Maximum and Minimum Temperature in Alexandria, Egypt (May 1906-April 1907)
Over the last few decades, the topic of global warming has gotten huge publicity all around the world. This analysis was created with the purpose of finding out whether or not global warming has been occuring specifically in Alexandria, Egypt by taking data found from May 1906 to April 1907 and comparing it to an article I found that lists the temperature change in Alexandria Egypt over the last 100 years to see if there has been an increase in the average temeperature and if so what could be the leading factors in the climate change.
The Xpath Queries I have chosen to use are:
1.Max Temps: //table//cell[contains(.,‘Max. Temp in the shade’)]/following-sibling::cell/number()
2.Min Temps: //table//cell[contains(.,‘Min. Temp in the shade’)]/following-sibling::cell/number()
The goal of the query is to find a certain table in the newspaper which shows the weather information which typically is found on page 2-3 and from that, I would take the data that is under the maximum and minimum temperature section. By taking the following sibling cell after the cell that says max temperature and minimum temperature, I will be able to gather the numbers provided and copy and paste them into Atom to then use them to create useful visualizations. The Xpath query had to be narrowed down to keywords such as the exact titles of the weather report or else the information could be skewed. Another important thing in making the query was making sure that the results that were given back were in numbers so it would not mess up the graph if someone would have written something in that section.
Since the data I have gathered was far too large to display one by one on the bar graph, I had to split it up into months and show the average temperature of each month. While looking through the data individually, I found that there were very few giant errors in the numbers provided which made the graphs look a lot smoother than if otherwise it had a giant spike out of nowhere. From the graphs we can interpret that the temperature reaches its peak in July and goes through a steady decline until february and after february it starts to increase back up and keeps following this cycle. When looking at the minimum temperature it looks a little odd how it goes from a steady decrease from July to November, then a huge drop in December and then goes back up in January and then declines again afterwards. It is a very confusing pattern. It may have to do because of the lack of dates around the time which lead to a skewed average or just a cold front.
Significance of the Data
The data found in this Xpath query was useful in trying to find out the patterns of temperature in Alexandria Egypt over the span of a year. This data gave a clearer picture of how the climate in Egypt didn’t change drastically since of its geographical location being in the desert. It never really got too cold but you could a gradual decrease in temperature over the winter time and gradual increase in temperature over the summer time. This data will be useful in determining whether or not these patterns are supported by an outside source that probably has more accurate information on the subject.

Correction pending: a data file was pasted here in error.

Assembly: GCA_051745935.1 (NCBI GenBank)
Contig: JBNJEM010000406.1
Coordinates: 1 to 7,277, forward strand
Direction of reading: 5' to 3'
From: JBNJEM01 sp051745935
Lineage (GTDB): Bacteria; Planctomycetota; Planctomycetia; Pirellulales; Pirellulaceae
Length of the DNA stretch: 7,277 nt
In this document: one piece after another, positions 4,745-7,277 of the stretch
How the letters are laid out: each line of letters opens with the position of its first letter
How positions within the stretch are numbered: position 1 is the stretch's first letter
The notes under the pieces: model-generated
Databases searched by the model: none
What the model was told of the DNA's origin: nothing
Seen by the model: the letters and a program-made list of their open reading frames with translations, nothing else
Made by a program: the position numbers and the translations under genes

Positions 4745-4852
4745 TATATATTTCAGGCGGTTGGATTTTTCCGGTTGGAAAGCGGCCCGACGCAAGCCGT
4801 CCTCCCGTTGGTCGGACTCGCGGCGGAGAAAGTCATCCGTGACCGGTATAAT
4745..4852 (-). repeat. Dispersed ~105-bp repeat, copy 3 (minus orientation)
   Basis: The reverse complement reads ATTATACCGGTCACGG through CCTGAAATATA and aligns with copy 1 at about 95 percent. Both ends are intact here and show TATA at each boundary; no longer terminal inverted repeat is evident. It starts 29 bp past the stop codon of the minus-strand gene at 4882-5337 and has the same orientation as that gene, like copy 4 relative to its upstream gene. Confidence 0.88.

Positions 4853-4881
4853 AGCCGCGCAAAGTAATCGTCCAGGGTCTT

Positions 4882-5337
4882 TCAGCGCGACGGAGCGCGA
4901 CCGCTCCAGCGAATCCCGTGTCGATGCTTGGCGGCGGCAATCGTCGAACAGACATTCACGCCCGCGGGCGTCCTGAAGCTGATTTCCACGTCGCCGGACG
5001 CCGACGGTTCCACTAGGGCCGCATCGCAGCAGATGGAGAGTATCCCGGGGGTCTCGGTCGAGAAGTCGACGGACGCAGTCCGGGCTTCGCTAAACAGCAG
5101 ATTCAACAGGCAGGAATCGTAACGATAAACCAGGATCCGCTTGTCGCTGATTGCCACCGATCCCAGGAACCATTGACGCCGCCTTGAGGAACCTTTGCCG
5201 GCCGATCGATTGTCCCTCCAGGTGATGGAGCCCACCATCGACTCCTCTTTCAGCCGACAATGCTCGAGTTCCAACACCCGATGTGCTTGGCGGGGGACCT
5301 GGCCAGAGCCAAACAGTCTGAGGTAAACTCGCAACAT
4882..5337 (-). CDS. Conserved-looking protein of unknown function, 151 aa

Temperature Patterns in Egypt over the past 100 years This article shows the trends of temperature from 1900 to 2010 in Alexandria, Egypt and other parts of Egypt. This article shows the bigger picture of the climate change that has been happening in Egypt using a larger sample size than the one we used in the analysis project. To make a conclusion about global warming being present in my data would be difficult to do because the data I have is limited and I don’t have enough data to show the change from one year to another so my sample size is very limited in what it represents but it works with the article I have provided to show the bigger picture of how a gradual increase of temeprature has been occuring in certain areas of Egypt in every single season.
After doing this research, there were a few remarks that I would like to point out regarding the accuracy of a given data element and how that can ultimately skew your research. Initially, as I began constructing my XPath Query, as I’ve discussed before, the data isn’t always perfect. The query did not yield results for every single day in all 3 years. The results were dense in the earlier years but as time went by, that data began to thin out, making it very difficult to pick apart data that can accurately represent what I am trying to research. Even though the data that was presented, yielded, some of the measures were wrong, due to human error. For me, as I was dealing with averages across each month, the human error threw my data visualization off-proportion, in which I had to change. I am by no means saying that these digital methods of acquiring data are bad. In fact, the ability to use a query to yield results from various newspapers over several years is very efficient. However, a weakness of researching through digital methods is that the data presented isn’t always accurate, questioning the validity and accuracy of the research itself. Furthermore, the data could be missing, also highlighting the inaccuracy of the data element.